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What Did We Do Before Clocks?

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A Brief History of Life Before Clocks

If you are like most people, you use clocks every single day, without exception. They are our life line to that thing called time, and they allow us to do many things. Firstly, they allow us to keep our jobs, by alerting us to when we need to leave home, and when we need to arrive at work. Secondly, they allow us to keep track of things; how long it took us to run a mile, what time we need to take the cake out of the oven—literally everything! Even Daylight Saving Time relies on clocks; clocks go forward, and clocks go back to keep us on track with the months. It is hard to imagine a place in time and history without clocks, but there was one.

Before Clocks: How Time Keeping Was Always Relevant

Since the early age of man, we have used many things to keep track of the days. Most prominent, before clocks were even a thought, were sun dials. A sun dial was a chart that had a number of carvings on it, in a circle, that could be used to tell the “time” of the day, how close to darkness the day was, what day of the week it was—they were used to tell a number of things. Sun dials were used in a very simple matter. Often they were built on stands, or pedestals. The triangular piece that stood up would act as a hand might on a clock face. As the day wound down, a shadow would pass over the face of the sun dial, created by the darkness of the setting sun. This would in turn shadow certain regions of the sun dial, which would then be used to “tell” the “time.”

Sands of Time: Hourglasses

Another common time piece, before the invention of the clock, was the hourglass; a figure eight shaped glass which would be filled with a measurement of sand. The section where the two halves of the glass met would be exceptionally thin so as to make the sand work its way slowly through the glass. The idea was that you could use the hourglass as a time keeping device. However, the sands that passed through these glass did not necessarily pass through in a predetermined amount of time, and often got stuck, making keeping time with an hourglass very difficult at times, and even very inaccurate to a great degree.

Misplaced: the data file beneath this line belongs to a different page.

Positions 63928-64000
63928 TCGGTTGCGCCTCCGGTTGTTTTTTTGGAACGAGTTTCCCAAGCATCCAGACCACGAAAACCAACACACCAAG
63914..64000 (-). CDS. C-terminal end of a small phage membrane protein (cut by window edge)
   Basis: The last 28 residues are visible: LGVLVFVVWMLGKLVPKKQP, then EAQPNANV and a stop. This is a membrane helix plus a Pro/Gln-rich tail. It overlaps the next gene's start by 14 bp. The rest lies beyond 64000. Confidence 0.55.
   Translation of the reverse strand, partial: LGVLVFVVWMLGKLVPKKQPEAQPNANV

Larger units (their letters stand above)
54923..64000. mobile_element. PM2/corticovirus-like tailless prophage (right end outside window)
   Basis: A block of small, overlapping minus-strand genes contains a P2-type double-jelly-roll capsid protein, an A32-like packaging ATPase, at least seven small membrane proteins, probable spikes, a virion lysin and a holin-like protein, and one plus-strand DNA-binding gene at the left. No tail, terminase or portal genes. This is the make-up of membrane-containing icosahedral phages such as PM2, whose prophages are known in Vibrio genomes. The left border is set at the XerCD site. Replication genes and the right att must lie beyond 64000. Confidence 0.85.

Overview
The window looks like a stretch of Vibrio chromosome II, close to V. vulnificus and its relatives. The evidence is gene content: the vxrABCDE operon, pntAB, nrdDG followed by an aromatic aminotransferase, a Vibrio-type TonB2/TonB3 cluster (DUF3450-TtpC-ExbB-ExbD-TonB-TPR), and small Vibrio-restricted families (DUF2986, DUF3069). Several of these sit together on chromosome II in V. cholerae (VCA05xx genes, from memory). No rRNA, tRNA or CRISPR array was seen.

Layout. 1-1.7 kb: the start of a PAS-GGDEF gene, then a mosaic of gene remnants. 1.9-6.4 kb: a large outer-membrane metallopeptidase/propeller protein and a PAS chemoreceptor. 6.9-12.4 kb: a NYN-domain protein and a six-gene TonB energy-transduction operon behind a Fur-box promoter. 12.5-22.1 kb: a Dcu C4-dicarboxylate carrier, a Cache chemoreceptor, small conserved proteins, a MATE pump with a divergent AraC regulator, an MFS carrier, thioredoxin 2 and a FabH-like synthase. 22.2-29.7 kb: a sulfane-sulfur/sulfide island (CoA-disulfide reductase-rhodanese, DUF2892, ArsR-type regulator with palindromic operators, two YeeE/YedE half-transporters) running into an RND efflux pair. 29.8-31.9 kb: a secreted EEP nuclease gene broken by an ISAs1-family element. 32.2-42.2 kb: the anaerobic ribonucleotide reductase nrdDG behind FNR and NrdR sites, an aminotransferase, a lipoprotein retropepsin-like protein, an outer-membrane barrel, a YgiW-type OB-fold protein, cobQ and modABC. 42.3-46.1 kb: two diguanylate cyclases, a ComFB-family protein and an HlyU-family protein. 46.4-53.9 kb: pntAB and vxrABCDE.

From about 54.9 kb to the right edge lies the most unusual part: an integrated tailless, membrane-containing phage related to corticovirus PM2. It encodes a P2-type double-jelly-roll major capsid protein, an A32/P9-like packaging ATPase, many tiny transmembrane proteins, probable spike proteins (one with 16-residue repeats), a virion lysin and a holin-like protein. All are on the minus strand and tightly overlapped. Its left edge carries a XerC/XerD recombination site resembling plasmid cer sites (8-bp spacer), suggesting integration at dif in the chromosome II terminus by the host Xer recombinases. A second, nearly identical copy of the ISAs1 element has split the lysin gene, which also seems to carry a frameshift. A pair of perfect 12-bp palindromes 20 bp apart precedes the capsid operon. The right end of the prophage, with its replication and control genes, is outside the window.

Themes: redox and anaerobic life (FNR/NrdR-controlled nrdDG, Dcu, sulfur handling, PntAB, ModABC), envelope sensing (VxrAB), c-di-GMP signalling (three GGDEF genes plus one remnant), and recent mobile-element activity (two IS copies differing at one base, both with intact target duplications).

James Lawler is the author of WhenDoTheClocksGoForward.com, all of the dates times and information about when do the clocks go forward from 2012 to 2019 and beyond, including free email reminders for registered visitors.

 

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Perspective

So, I Don’t Have a Fireplace Anymore

Well, I guess technically I do, but it’s a propane thing we leave on the back patio for those evenings we want to keep our feet warm while we look at the stars.

My real wood burning fireplace was left when I gave my house of 23 years to my then wife and kids..

Let us just say that that house is where my friends Rob and Leslie shared life with us for years as we were all growing up to be “adults.”  Rob had his love that he worked so hard for, and I had mine.  We ended up marrying both of our “projects” and having lovely children and reasonably happy lives.  Probably far happier in retrospective, than they were while we were going through some of the trials, but isn’t that the way of life.  If anyone described childbirth accurately, nobody would ever have sex, but after its over, the memories are warm.

As far as Leslie is concerned, I’m surprised we stayed such good friends, as I called her Stephanie half the time.  Through the magic of FaceBook, we got to know each other again pretty well the past couple of years.